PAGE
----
When House Budget Committee Chairman Paul Ryan revealed in November that he planned to release an anti-poverty agenda in 2014, liberals scoffed. “Everything [Ryan]'s ever done—everything—boils down to a single sentence: reduce taxes on the rich and reduce spending on the poor,” Kevin Drum said. “It doesn't even take much digging to figure out that this is what he's saying.”
Yet, on Thursday, Ryan released his long-awaited anti-poverty agenda and liberals…weren’t that upset. At The Week, Ryan Cooper called it a “marked improvement from his previous efforts.” Over at the Washington Post, Jared Bernstein gave Ryan credit for a number of features in the plan. That’s not to say the proposal is all good. Cooper, Bernstein and others all offered convincing critiques of it. But unlike in Ryan’s budget, liberals found areas of agreement in his antipoverty agenda.Want QEDaily delivered by email every morning? Sign up here!
How’s that possible given the Ryan Budget’s massive cuts to anti-poverty programs? Easy: Ryan created an anti-poverty plan that is inconsistent with his budget. In his budget, Ryan cuts food stamps by $137 billion, according to the Center for Budget and Policy Priorities. In his anti-poverty agenda, he doesn’t cut food stamps at all. In fact, Ryan’s plan even includes an expansion of the Earned Income Tax Credit. (Overall, the plan is deficit-neural.) In other words, Ryan’s budget and his anti-poverty agenda are mutually exclusive.
You don’t often see a politician unveil two major, contradictory proposals within a few months of each other. But that’s exactly what Ryan did. And it leads to a different question: Who is the real Paul Ryan? Is he a deficit hawk who panders to the far right? Or is he a pragmatic policymaker that wants to increase anti-poverty spending? Ryan’s supporters say that he’s the latter and that his budget wasn’t his exact position, but represented the opinion of the entire House Republican caucus. For instance, Ross Douthat, a conservative columnist at the New York Times, hypothesized that “[the Ryan] budget’s implausible discretionary cuts were mostly driven by the political imperative.” In the wake of Ryan’s new antipoverty agenda, Douthat is looking prophetic.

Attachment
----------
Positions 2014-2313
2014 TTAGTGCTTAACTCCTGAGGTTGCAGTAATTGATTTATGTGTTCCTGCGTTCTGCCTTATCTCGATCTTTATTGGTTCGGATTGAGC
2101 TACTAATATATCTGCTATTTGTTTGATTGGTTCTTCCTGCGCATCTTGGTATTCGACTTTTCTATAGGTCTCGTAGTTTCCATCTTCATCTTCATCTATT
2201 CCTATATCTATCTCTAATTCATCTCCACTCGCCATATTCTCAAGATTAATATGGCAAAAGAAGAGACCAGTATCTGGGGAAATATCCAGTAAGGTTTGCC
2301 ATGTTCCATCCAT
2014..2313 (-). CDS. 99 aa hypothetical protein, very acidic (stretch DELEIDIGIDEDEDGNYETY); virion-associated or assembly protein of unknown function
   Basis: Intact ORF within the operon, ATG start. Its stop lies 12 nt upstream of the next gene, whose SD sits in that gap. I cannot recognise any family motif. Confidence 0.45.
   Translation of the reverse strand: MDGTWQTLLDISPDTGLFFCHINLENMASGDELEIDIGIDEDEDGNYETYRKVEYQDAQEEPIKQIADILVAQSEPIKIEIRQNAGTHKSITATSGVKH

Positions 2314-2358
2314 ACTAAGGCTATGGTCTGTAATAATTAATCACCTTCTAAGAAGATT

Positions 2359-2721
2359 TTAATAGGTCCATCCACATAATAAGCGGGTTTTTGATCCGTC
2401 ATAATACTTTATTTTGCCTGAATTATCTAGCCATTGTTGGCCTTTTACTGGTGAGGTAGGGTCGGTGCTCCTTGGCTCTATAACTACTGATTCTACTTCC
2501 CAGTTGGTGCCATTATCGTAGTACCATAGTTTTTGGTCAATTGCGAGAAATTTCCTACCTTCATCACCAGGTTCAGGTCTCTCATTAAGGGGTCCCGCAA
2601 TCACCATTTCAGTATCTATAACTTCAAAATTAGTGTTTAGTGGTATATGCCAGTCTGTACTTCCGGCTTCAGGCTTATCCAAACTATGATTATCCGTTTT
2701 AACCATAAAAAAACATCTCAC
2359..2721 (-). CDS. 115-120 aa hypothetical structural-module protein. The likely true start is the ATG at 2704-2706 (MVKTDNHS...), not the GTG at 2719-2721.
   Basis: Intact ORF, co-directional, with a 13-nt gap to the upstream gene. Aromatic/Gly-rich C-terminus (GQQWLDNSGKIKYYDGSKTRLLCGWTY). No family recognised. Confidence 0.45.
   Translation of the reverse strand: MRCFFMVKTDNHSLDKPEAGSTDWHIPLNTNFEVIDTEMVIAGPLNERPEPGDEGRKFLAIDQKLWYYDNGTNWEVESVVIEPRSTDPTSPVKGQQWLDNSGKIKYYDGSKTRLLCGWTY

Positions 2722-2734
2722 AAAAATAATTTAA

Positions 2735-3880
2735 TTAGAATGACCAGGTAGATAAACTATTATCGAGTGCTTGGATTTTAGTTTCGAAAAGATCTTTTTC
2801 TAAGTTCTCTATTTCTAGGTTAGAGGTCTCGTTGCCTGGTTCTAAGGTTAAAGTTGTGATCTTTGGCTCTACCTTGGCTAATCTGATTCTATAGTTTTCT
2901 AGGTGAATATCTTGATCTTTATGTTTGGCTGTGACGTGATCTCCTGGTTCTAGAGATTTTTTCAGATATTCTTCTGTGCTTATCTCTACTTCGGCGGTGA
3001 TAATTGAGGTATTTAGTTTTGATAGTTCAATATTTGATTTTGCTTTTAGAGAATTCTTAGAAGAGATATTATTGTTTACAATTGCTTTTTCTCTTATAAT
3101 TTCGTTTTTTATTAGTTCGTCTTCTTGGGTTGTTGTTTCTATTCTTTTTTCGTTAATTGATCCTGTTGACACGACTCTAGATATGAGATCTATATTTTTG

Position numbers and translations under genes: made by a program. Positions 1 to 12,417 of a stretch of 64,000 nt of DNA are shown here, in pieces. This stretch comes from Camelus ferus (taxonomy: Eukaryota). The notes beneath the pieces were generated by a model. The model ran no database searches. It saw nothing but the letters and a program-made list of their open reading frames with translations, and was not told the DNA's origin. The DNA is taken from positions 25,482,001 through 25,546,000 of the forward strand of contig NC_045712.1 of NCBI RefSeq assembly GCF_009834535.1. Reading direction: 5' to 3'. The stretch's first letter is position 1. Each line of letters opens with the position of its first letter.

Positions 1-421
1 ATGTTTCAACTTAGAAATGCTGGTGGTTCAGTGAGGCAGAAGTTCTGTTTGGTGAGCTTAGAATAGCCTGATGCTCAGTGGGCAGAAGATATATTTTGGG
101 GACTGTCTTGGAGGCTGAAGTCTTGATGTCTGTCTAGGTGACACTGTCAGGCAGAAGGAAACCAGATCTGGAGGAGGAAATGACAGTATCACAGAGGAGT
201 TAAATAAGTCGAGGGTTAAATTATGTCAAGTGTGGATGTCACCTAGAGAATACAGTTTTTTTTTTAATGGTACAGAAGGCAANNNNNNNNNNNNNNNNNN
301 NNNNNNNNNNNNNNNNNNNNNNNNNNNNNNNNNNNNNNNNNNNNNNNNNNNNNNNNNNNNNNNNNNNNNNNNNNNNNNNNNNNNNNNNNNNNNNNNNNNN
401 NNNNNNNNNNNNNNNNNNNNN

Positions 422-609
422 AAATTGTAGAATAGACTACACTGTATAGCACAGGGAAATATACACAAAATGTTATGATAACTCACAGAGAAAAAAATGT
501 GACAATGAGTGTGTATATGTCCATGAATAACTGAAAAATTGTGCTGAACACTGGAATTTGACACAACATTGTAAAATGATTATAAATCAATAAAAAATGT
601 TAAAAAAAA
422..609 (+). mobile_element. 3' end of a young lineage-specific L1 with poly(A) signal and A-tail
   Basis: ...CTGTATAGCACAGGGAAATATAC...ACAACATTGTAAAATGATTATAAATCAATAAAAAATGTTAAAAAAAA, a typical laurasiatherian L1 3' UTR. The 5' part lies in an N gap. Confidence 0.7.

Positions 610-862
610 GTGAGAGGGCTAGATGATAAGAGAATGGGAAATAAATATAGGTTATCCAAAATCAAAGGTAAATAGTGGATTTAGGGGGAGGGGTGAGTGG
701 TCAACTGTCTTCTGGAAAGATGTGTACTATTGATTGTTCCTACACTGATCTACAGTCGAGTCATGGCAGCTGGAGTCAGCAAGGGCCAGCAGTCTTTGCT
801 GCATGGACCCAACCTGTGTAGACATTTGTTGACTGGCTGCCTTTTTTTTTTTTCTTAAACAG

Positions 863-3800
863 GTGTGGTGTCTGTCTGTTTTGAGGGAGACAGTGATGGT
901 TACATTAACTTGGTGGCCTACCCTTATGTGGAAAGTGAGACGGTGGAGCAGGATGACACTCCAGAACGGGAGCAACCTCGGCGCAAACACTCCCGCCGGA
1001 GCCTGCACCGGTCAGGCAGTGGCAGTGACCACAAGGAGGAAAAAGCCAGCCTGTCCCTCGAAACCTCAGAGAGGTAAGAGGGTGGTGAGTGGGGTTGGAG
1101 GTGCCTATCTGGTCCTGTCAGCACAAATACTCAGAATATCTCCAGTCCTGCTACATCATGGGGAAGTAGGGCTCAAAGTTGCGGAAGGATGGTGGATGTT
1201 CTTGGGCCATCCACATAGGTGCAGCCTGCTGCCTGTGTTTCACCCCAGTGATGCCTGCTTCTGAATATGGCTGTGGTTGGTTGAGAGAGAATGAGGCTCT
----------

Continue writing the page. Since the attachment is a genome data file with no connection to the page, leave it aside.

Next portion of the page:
In effect, then, Ryan is saying, “Ignore my past four budgets and the radical spending cuts in them. That was a show for the far right. I actually want to increase spending on anti-poverty programs.” Of course, Ryan won’t actually admit that, because it would infuriate the far right. But make no mistake, that’s what Ryan was implicitly saying Thursday.
Things to know
OBAMACARE: The Competitive Enterprise Institute found a 2012 presentation from Jonathan Gruber, an architect of both Obamacare and Romneycare, in which he argued that states who refused to set up their own exchange would be ineligible for federal subsidies. In other words, he made the exact case that the plaintiffs in Halbig are making.
IMMIGRATION: The Obama administration is considering allow hundreds of minors from Honduras to enter the United States as refugees without taking the trip north. Officials would vet the kids in Honduras. (Frances Robles and Michael Shear, New York Times)
IMMIGRATION PART 2: First it was Ted Cruz, and now other GOP policymakers are calling to end the Deferred Action for Childhood Arrivals program, in response to the border crisis. On Thursday, Marco Rubio announced he'd like to "wind down" President Obama's signature executive order granting legal status to young undocumented immigrants. (Elise Foley, Huffington Post)
CLIMATE CHANGE: Four states that probably have some of the most vocal Republicans against the EPA's climate regulations will happen to benefit the most. A new report shows that Texas, Oklahoma, Arkansas and Louisiana will get $18 billion as they switch from coal to natural gas under the rule. (Amy Harder, Wall Street Journal)
Things to read
Economy: James Pethokoukis wonders at the GOP's inflation hysteria. (The Week)
Things to watch
Nothing major today, but policymakers will continue working on legislation before the August recess.
Things at QED
Rebecca Leber explains all of the hidden, horrible impacts of climate change.
Danny Vinik is a staff writer at The New Republic.